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Yale University Library Launches Ibn Khaldun Exhibition

posted on: Apr 1, 2008

Yale University Library and the Near East Collection has launched the Ibn Khaldun Exhibition from April to May 2008.

bn Khaldun, ‘Abd al-Rahman ibn Muhammad al-Hardrami al-Ishbili (1332-1406), was born in Tunis on 1 Ramadan, 732 H (27 May, 1332 CE). His ancestors migrated from Hadramawt in southern Arabia to al-Andalus (Andalusia, southern Spain) in the early years of the 8th century during the Muslim conquest of the Iberian Peninsula.

The family settled, eventually, in the city of Ishbiliyah (Seville) where they assumed political leadership positions. However, as the power of the Muslims started to crumble, the family had to leave to northwestern Africa, where they had strong connections with the ruling Hafsids, shortly before the fall of the city to the Christians in 1284.

Having been a descendent of a family of scholars and statesmen, Ibn Khaldun was educated by his father and other North African scholars in the traditional Arabic/Islamic sciences. After finishing his education he took several government positions. However, the vicissitudes of politics led to his imprisonment for almost two years (1357-1358). Upon his release from prison he assumed other legal position until 1362 when he decided to leave North Africa and travel to Granada. In Granada he was highly honored by the city’s ruler Muhammad V who sent him in 1364 on a diplomatic mission to Pedro the Cruel in Seville. Hence, Ibn Khaldun had the opportunity to visit the city of his ancestors. After three years, he returned to North Africa in 1365, where he was given several high administrative positions until 1375.

Fed up with the intrigues of politics and the instability of governments, Ibn Khaldun returned to Granada to dedicate himself to his scholarly pursuits but was obliged to return back the same year to Fez by pressures from its Sultan, Abbas al-Marini. He managed, however, to flee to the Arab tribe who gave him and his family refuge in Qal at Ibn Salamah, a castle and a village in the province of Wahran (Oran, Algeria). It was in the tranquility and safety of that castle that he started to write his famous History of the world “Kitab al-Ibar.” The celebrated Muqaddimah, or, “Introduction” to that book was finished in November, 1377. In 1378, Ibn Khaldun left Qal at Ibn Salamah and settled in Tunis where he held a teaching position at the famous Zaytunah Mosque and continued writing his History of the world.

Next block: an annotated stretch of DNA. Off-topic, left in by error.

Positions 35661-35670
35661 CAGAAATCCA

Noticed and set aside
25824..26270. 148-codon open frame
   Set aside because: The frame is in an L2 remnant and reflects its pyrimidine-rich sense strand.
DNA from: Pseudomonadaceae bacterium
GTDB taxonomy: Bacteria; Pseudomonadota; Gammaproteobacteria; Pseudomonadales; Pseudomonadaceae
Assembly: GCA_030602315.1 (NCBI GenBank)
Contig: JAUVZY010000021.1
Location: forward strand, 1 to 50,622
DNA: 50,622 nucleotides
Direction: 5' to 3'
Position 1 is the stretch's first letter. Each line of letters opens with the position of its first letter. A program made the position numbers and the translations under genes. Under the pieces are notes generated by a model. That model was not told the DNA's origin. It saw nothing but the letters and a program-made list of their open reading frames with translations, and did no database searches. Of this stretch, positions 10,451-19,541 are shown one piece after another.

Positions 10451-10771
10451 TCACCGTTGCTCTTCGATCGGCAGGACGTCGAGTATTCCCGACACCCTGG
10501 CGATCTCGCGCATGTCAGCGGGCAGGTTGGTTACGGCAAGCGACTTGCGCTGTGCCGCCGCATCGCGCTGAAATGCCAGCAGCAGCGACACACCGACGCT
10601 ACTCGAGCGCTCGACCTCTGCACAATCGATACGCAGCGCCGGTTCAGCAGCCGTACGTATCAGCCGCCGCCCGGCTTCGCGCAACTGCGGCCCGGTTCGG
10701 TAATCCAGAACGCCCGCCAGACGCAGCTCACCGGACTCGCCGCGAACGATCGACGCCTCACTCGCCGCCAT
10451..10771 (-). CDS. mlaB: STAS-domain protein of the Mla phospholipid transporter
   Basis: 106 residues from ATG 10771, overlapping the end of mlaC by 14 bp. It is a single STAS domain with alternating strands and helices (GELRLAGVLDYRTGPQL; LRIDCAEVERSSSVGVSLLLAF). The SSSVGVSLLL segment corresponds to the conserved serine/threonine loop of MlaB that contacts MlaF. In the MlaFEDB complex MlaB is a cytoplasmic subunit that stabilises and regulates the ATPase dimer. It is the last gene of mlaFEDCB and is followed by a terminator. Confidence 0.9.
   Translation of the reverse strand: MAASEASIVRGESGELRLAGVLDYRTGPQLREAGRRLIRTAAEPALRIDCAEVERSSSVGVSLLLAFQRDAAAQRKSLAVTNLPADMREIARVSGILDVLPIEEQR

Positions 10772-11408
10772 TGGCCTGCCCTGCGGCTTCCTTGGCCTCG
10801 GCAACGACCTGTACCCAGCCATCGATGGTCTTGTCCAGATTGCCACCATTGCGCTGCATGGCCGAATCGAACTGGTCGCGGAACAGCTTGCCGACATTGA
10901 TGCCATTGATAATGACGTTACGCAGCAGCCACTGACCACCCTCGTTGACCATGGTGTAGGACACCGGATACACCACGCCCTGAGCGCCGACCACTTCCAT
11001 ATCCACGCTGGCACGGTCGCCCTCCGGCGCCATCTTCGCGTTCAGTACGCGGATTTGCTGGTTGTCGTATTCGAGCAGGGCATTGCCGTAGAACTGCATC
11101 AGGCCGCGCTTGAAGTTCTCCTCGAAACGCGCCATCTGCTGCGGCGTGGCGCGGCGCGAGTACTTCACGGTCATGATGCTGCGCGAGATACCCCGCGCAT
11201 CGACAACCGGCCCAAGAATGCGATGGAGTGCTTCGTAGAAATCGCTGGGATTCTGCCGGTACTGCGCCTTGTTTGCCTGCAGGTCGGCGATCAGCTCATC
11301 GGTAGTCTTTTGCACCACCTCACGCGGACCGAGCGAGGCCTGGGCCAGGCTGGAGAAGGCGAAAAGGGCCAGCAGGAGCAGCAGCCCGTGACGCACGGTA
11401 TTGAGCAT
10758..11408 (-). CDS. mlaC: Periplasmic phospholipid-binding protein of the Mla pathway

In 1382, Ibn Khaldun left Tunis by sea to Alexandria, Egypt, from whence he intended to go to Mecca for the Hajj (Pilgrimage), but he postponed the pilgrimage for a more suitable time and traveled to Cairo where he started teaching at the famous al-Azhar Mosque. In 1384 he was appointed by Barquq, the Mamluk Sultan of Egypt (1340-1399), to the position of Grand Qadi of the Malikyah, a position from which he resigned or was deposed six times (1384 until his death at the age of 74, on March 17, 1406). In October, 1400 he was asked to accompany Faraj, the Mamluk Sultan of Egypt (1399-1405) in his march to confront the armies of the Mongol leader, Tamerlane, who was threatening to invade Syria. In 1401 Ibn Khaldun, at the age of 69, met with Tamerlane in Damascus five times and was asked by him to write him a book about the geography and description of the Maghreb which he did before he returned to Cairo.

The fame of Ibn Khaldun in modern scholarship is due to his writing of the Muqaddimah, or “Introduction” to his History of the world, “Kitab-Ibar.” In the Muqaddimah, Ibn Khaldun laid the foundations of a new science, ‘Ilm al-‘Umran, or, the science of human social organization. He, thus, preceded in his theories those of modern sociologists, philosophers, economists and historians like: Machiavelli, Montesquieu, Comte, Durkheim and even Marx.

The Muqaddimah has been translated into some twenty languages and hundreds of books and articles have been written, and still are, about Ibn Khaldun and his ingenious work. Frantz Rosenthal states in the introduction to his English translation of the Muqaddimah: “ As it is, we can hardly do better than to state simply that here was a man with a great mind, who combined action with thought, the heir of a great civilization that had run its course, and the inhabitant of a country with a living historical tradition—albeit reduced to remnants of its former greatness—who realized his own gifts and the opportunities of his historical position in a work that ranks as one of mankind’s important triumphs”

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